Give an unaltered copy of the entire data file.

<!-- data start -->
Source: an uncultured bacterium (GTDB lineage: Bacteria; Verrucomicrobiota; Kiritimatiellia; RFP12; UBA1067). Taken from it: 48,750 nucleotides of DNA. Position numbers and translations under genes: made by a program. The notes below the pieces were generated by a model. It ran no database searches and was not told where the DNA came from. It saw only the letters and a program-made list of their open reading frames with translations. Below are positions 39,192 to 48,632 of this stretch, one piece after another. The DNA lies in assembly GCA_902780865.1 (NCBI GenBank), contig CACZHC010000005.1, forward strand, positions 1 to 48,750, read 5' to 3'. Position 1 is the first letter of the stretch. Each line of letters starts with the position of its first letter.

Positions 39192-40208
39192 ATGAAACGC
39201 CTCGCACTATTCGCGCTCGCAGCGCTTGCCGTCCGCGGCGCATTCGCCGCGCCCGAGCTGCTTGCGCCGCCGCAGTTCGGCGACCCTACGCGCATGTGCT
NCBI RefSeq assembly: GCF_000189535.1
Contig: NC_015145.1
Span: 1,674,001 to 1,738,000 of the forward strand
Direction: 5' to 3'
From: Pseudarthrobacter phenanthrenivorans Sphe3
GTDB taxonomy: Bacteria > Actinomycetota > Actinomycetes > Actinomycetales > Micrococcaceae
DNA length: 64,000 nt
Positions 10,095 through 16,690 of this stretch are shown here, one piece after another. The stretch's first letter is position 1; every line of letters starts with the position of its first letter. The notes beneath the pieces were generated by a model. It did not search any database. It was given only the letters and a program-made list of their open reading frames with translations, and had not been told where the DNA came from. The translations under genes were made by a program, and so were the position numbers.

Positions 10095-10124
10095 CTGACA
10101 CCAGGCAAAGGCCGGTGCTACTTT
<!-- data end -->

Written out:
Source: an uncultured bacterium (GTDB lineage: Bacteria; Verrucomicrobiota; Kiritimatiellia; RFP12; UBA1067). Taken from it: 48,750 nucleotides of DNA. Position numbers and translations under genes: made by a program. The notes below the pieces were generated by a model. It ran no database searches and was not told where the DNA came from. It saw only the letters and a program-made list of their open reading frames with translations. Below are positions 39,192 to 48,632 of this stretch, one piece after another. The DNA lies in assembly GCA_902780865.1 (NCBI GenBank), contig CACZHC010000005.1, forward strand, positions 1 to 48,750, read 5' to 3'. Position 1 is the first letter of the stretch. Each line of letters starts with the position of its first letter.

Positions 39192-40208
39192 ATGAAACGC
39201 CTCGCACTATTCGCGCTCGCAGCGCTTGCCGTCCGCGGCGCATTCGCCGCGCCCGAGCTGCTTGCGCCGCCGCAGTTCGGCGACCCTACGCGCATGTGCT
NCBI RefSeq assembly: GCF_000189535.1
Contig: NC_015145.1
Span: 1,674,001 to 1,738,000 of the forward strand
Direction: 5' to 3'
From: Pseudarthrobacter phenanthrenivorans Sphe3
GTDB taxonomy: Bacteria > Actinomycetota > Actinomycetes > Actinomycetales > Micrococcaceae
DNA length: 64,000 nt
Positions 10,095 through 16,690 of this stretch are shown here, one piece after another. The stretch's first letter is position 1; every line of letters starts with the position of its first letter. The notes beneath the pieces were generated by a model. It did not search any database. It was given only the letters and a program-made list of their open reading frames with translations, and had not been told where the DNA came from. The translations under genes were made by a program, and so were the position numbers.

Positions 10095-10124
10095 CTGACA
10101 CCAGGCAAAGGCCGGTGCTACTTT